And this is not the worst story. Beyond gas tokens, groups also make tokens that aren't redeemable for anything with shady promises about some future value.
From the perspective of a buyer who knows nothing about crypto or the groups / companies promoting them.
Ask the questions: > "Are there any guarantees behind these tokens?" > & "Who regulates that the issuers must not break their guarantees?"
If you are not-comfortable buying stocks on a stock market -- knowing that there is some marginal regulation to companies listed there. Why would you be buying or accepting tokens.
Getting off the Bus!
Voucher issuers should guarantee redemption of their vouchers -- and there should be legal repercussions for the failure to do so. The bus company shouldn't issue more tickets than they have seats on the bus and if they do you should get your money back and report them to authorities.
Ledger services (blockchains) can/could also ensure (deterministically/algorithmically) that they don't mint more tokens than they can redeem with quality (secure and timely blocktimes) processing. For instance a blockchain could ensure that their outstanding tokens can all be redeemed for transaction validation with a 2 second block time.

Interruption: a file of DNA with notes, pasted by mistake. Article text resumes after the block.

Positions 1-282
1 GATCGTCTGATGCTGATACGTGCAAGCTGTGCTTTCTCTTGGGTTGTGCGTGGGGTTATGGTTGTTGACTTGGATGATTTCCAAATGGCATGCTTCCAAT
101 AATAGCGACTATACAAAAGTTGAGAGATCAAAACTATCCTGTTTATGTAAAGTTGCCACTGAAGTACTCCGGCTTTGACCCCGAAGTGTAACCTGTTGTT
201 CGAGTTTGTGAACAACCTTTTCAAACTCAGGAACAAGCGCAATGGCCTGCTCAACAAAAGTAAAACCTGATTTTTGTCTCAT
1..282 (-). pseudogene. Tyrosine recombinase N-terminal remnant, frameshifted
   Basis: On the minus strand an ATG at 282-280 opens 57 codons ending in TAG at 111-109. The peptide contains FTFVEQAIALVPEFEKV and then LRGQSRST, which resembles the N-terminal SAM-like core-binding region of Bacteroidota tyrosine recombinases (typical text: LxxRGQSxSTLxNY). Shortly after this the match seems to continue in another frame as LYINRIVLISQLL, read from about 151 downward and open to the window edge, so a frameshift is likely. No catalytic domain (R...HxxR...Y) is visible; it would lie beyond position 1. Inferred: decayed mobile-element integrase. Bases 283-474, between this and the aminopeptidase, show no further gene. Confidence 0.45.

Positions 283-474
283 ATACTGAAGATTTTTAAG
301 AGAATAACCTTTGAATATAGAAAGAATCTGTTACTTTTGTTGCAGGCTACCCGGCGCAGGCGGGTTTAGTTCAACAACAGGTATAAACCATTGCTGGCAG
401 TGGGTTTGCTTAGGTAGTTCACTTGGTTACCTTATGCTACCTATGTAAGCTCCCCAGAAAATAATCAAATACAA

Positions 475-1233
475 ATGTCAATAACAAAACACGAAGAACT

A common term for Vouchers in the blockchain space is: Utility tokens which are said to offer the right to a service or product. But what if that product never comes to be, or they've grossly over issued or keep issuing more and more tokens and reduce the quality/timeliness of their services?
The claim is that Utility tokens are not securities and don't need to be considered investments -- but what if they keep being issued (minted) and their actual utility doesn't exist or is reduced more and more over time... While being bought and sold on secondary markets... these are simply Bad Bus Tickets / Risky Investments and prone to, if not actual, fraud.
Community groups that want to create a community currency should take the same medicine. If that currency is created on a blockchain ledger or not -- We've found it extremely important that the currency is made up of vouchers with an enforceable guarantee to redeem them for goods or services from the issuers. There should be no question as to what you can do with a Community Inclusion Currency - they are simply vouchers with guaranteed redemption for the goods or services of the issuing community group.